During Safety Stand-Down week we should take the time to think a little deeper about how we do our work, how we treat each other, and what we can do to make the job better—and safer!
Teams often talk about “safety culture” but most people don’t really know what it means. Simply put, “culture” is how a company does things—both on and off site. Most companies think they promote a positive safety culture, but does the way we really work always line-up with how management thinks we do?
A large study of over 22 companies and 1500 workers found that after most workplace accidents there were employees who were aware of the hazard before-hand, or who knew that people were bending the rules to get that job done but never spoke up. In fact, the study found five main reasons for the non-reporting:
- Get ‘Er Done: Accidents were caused by rushing and taking safety shortcuts to save time because of deadlines or production quotas.
- Incompetence: Workers who are not properly trained or have the wrong experience are given jobs and not properly supervised.
- Just this one time: Unsafe actions justified as one-off exceptions because nobody thinks they will be the one to get hurt if they break a rule.
- Too many rules: Employee resentment at unrealistic or nonsensical safety rules.
- Take one for the team: Unsafe acts justified as “for the good of the company” or thinking that if you report a co-worker’s unsafe actions it betrays group trust.
Knowing that not speaking up causes accidents, let’s look at solutions to the five items above.
- Get ‘Er Done: It’s easy to say “there’s nothing more important than your safety” and many supervisors and managers do—then they send you up on a roof with no fall protection. Use your morning meeting or safety share to talk about the times when it looked like safety wasn’t the number one priority. Send the message that it’s your number one priority because you need to stay healthy for your family.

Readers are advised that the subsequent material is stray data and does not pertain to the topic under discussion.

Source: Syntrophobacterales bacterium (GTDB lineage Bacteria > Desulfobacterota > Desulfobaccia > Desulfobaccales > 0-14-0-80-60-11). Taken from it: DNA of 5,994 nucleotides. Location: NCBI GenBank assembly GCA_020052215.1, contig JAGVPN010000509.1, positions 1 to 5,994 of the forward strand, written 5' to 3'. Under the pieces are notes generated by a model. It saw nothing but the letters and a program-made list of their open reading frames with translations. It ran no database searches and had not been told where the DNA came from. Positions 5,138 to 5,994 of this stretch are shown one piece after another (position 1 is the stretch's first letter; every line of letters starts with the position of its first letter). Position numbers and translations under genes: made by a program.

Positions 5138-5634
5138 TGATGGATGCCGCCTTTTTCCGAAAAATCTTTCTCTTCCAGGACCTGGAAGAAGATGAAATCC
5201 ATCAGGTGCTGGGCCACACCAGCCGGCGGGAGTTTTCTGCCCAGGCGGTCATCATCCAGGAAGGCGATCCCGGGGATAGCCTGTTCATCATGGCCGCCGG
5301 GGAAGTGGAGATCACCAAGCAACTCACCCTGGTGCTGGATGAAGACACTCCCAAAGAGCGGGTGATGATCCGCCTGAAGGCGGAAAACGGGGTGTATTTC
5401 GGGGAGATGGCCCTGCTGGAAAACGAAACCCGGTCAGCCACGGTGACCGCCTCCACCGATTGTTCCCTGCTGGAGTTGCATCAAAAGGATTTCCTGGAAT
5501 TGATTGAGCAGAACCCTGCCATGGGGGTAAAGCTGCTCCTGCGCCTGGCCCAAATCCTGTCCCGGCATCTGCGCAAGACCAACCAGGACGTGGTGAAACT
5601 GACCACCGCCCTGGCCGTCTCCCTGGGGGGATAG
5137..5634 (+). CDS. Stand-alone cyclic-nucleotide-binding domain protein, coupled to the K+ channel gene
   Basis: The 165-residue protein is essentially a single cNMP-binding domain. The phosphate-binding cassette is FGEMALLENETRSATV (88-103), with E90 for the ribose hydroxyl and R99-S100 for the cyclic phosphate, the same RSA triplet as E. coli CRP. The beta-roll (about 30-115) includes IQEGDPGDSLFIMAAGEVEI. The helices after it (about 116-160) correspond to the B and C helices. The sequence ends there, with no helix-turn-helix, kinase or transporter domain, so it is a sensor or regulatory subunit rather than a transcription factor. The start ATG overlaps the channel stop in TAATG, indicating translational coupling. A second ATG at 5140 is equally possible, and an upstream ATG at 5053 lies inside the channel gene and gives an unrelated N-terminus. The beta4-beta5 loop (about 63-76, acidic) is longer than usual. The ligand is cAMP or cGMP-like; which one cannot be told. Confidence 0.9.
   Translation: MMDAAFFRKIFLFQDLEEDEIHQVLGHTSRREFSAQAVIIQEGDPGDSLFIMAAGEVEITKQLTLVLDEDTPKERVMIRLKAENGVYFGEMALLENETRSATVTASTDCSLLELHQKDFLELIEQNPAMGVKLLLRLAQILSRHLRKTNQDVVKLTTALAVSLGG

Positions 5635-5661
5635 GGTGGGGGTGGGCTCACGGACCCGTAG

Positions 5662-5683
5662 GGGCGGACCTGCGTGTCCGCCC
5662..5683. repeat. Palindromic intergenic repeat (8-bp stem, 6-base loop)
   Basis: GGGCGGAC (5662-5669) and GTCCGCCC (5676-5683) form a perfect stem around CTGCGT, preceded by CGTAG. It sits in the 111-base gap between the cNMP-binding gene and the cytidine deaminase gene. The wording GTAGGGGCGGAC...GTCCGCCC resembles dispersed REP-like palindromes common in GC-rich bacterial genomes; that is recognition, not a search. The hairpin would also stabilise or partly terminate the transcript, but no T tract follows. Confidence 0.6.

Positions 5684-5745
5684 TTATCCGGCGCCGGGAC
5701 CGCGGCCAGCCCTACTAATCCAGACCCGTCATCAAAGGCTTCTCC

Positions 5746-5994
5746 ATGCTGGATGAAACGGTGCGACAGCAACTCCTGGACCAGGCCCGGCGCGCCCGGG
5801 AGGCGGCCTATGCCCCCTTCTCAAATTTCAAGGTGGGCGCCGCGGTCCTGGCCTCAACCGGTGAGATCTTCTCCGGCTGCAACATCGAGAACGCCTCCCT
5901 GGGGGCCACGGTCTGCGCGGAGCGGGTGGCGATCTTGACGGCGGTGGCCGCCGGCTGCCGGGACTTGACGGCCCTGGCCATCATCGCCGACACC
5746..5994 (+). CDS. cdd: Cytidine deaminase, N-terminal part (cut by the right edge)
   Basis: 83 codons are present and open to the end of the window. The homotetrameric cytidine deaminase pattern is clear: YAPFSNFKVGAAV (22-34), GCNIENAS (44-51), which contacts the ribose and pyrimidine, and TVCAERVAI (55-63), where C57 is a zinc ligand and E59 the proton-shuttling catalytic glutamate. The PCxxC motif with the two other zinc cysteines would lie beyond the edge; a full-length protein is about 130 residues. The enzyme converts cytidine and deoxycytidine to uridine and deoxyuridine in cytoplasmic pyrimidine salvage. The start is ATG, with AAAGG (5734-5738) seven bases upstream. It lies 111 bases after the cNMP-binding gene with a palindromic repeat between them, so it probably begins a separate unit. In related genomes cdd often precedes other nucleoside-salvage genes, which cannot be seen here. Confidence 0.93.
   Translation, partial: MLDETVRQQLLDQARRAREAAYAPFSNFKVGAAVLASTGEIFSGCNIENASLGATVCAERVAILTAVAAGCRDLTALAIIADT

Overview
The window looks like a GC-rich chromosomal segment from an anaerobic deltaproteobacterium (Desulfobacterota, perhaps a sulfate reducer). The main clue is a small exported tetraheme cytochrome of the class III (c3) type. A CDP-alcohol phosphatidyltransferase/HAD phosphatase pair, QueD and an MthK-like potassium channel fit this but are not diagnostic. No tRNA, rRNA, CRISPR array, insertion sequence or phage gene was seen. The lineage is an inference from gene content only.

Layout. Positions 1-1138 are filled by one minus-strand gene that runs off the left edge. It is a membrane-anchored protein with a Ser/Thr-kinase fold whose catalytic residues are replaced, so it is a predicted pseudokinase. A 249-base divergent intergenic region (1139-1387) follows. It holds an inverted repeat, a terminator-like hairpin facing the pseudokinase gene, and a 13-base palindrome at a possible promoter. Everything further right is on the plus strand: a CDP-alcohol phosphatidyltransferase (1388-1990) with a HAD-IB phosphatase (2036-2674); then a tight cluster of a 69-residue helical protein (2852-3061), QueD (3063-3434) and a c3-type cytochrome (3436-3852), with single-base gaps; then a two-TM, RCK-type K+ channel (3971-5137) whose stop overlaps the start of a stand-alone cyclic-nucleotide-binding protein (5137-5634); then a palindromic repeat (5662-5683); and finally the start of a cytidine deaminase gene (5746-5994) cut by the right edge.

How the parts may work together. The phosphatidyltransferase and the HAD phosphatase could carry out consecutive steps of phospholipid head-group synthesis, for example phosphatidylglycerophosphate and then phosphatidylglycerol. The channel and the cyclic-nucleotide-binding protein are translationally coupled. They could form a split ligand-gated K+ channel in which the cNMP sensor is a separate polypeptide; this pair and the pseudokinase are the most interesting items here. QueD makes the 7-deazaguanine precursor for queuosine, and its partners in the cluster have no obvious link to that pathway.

- Incompetence: If you see someone in over his (or her) head on a job, offer to show them the ropes and tell the supervisor that this person needs more training to do the job safely and correctly.
- Just this one time: Quality work takes time and so does working safely. If you come up with a better, quicker, safer way, let the supervisor or safety lead know. They like good news and don’t hear enough of it!
- Too many rules: Same with new or outdated rules. Don’t ignore them because you think they’re stupid. Instead, have a talk with the safety rep and you will learn one of two things: A) The rule is stupid and we should change it; B) There is a good reason for the new rule and now you know what it is. It’s a win-win.
- Take one for the team: Injuries cause schedule problems, make it harder for the company to get hired for projects, and cost money for medical treatment and insurance. The best thing for the company is to have quality workers like you, who work safely, speak up when they see something unsafe, and ask questions when they’re not sure of the best way to do something.
Taking this a step further, we encourage you to share this information in your safety meetings this week (and beyond). If you’re already using Safesite, head to “Conduct Meeting” and use our template. And if you’re new, download the app in the iTunes or Google Play store and follow the guide in our help center to conduct a meeting.
Stay safe out there!